Kyrgyzstan Votes

by Joshua Foust on 10/30/2011 · 8 comments

As I’m writing this, the polls in Kyrgyzstan have closed down, and now the international community—which sent many hundreds of observers—will crunch on its reports and tell us if Kyrgyzstan’s presidential election was fair or not.

David Trilling has probably the best overview of the election itself—a grab bag of good things and bad things, and lots of uncertainty over what it could mean. Tashiev, Baibolov, and Madumarov have all claimed the early leads reported for Atambayev are fraudulent, but so far no one has called for a total strike. Most worrying, and unsurprising, is Trilling’s report that the Kyrgyz in Osh voted for Madumarov or Tashiev, while the Uzbeks voted for Atambayev.

Ever since visiting Osh earlier this month, I’ve been worrying that Osh would be the place where another breakdown in order happens over the ethnic tensions that keep the whole southwest on edge. In The Atlantic, I elaborate:

While I was in Osh, I witnessed a political rally by the Lenin statue for Kamchybek Tashiev, a major figure in southern politics. The crowd held posters proclaiming “Kyrgyzstan for Kyrgyz” and “This is our land.” Tashiev is the leader of the Ata Jurt, or Fatherland party. Interim President Otunbayeva founded Ata Jurt in 2004 in preparation for the 2005 election, which led to the rise of President Bakiyev after the Tulip Revolution. Tashiev is famous for being an ethnic nationalist and deeply divisive, and given the general attitude in Osh he just might be able to spark something.

Over the weekend, I asked a prominent Kyrgyz activist working on civil society issues in Bishkek what she thought of Atambaev’s chances of overcoming men like Tashiev in forging some sort of national calm. “No one has the political capital to do much,” she told me. “Dealing with the Uzbeks requires so much effort and time, the people here just won’t devote much attention to it. They have to worry about making the government work, not the plight of an ethnicity few really care about.”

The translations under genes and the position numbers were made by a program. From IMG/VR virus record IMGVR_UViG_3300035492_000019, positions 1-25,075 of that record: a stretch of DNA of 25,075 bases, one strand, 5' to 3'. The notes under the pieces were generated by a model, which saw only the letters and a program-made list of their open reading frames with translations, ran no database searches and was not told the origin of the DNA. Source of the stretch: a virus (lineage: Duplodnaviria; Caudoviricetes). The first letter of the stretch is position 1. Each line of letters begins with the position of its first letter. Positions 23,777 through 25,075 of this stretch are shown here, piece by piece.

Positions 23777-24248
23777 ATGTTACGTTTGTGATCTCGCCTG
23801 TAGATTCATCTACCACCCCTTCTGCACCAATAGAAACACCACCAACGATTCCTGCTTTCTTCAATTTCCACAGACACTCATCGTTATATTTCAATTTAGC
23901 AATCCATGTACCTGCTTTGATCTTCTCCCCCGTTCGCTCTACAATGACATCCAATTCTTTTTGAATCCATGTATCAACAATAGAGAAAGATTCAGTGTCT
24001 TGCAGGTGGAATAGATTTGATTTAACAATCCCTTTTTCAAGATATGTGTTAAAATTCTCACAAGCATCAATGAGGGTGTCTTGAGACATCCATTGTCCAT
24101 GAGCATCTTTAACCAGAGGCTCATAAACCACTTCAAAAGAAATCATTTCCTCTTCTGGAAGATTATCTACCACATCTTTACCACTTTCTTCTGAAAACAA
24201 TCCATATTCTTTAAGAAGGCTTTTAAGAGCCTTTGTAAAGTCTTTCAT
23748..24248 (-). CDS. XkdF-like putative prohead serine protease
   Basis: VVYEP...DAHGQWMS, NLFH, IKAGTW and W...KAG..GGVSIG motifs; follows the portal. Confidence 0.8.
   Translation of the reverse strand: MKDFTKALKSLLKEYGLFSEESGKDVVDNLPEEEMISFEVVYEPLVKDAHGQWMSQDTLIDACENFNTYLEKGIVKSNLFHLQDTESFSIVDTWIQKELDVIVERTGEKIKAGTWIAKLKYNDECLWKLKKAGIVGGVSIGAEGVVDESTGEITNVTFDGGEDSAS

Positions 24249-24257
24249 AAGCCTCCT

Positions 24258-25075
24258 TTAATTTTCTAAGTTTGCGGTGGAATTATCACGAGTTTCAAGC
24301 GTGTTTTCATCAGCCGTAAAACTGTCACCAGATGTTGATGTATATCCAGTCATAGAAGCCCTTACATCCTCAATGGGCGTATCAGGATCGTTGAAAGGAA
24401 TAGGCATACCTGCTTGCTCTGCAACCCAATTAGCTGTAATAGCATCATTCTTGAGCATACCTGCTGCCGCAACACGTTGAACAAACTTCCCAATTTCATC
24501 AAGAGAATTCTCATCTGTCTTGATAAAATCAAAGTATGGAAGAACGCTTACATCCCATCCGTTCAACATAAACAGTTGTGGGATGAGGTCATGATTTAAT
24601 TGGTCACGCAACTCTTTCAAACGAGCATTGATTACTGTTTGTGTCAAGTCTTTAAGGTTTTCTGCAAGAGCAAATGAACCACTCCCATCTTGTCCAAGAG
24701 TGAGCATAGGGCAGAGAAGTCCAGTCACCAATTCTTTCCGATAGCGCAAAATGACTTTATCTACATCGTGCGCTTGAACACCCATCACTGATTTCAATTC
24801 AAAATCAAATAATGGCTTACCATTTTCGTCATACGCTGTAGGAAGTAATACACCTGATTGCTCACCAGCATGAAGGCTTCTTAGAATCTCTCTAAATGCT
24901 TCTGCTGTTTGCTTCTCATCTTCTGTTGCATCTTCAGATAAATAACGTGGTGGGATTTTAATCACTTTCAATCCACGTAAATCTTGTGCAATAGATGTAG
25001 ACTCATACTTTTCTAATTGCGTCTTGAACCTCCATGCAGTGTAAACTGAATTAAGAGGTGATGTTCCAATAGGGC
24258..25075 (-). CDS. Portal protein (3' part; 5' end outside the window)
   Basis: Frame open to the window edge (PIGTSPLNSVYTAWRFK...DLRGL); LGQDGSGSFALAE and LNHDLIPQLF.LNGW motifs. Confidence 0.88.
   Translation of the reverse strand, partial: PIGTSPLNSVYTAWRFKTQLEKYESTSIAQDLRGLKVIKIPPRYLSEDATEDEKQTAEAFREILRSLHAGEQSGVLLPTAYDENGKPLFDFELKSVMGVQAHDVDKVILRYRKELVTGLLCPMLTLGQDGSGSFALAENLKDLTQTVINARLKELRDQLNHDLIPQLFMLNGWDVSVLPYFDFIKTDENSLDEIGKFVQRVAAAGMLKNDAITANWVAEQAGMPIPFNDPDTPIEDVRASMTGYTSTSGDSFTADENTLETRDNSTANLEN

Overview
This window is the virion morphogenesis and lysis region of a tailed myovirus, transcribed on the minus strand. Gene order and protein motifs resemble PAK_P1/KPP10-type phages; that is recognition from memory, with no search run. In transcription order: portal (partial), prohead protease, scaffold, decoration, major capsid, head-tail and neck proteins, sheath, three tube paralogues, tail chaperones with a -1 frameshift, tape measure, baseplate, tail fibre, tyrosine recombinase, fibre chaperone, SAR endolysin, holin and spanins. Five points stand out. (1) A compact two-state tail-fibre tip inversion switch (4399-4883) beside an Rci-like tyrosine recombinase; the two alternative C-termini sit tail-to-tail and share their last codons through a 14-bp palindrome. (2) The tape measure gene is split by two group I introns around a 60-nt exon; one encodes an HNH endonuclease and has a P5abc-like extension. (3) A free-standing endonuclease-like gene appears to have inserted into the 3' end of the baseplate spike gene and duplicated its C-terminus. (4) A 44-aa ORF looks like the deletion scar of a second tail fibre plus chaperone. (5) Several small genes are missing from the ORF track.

It’s difficult to see how Kyrgyzstan gets through this without another spasm of violence. I really hope they do, but I don’t see how.

Meanwhile, ignore the weird stuff calling Atambayev “another Putin,” because that’s just silly and helps no one. But do read Global Voices’ look at how the social networks in Kyrgyzstan were reacting to the election. The New York Times wrote a great overview of Kyrgyzstan’s geopolitics, and why this election matters beyond Kyrgyzstan’s borders. And of course, RFE/RL’s Daisy Sindelair has been aggregating an amazing amount of information from Radio Attazyk’s correspondents across the country—they’re worth checking up on as well (especially Daisy’s feature on Osh’s middle class).

We won’t know for a day or two whether there was enough fraud to doubt the results of the election. Or even whether it was good for the country or bad. But so far, I’m choosing guarded optimism that this just might work out.

Pic: Atambayev campaign poster, Osh, Kyrgyzstan, taken by me on October 20, 2011.

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This post was written by...

– author of 1848 posts on 17_PersonNotFound.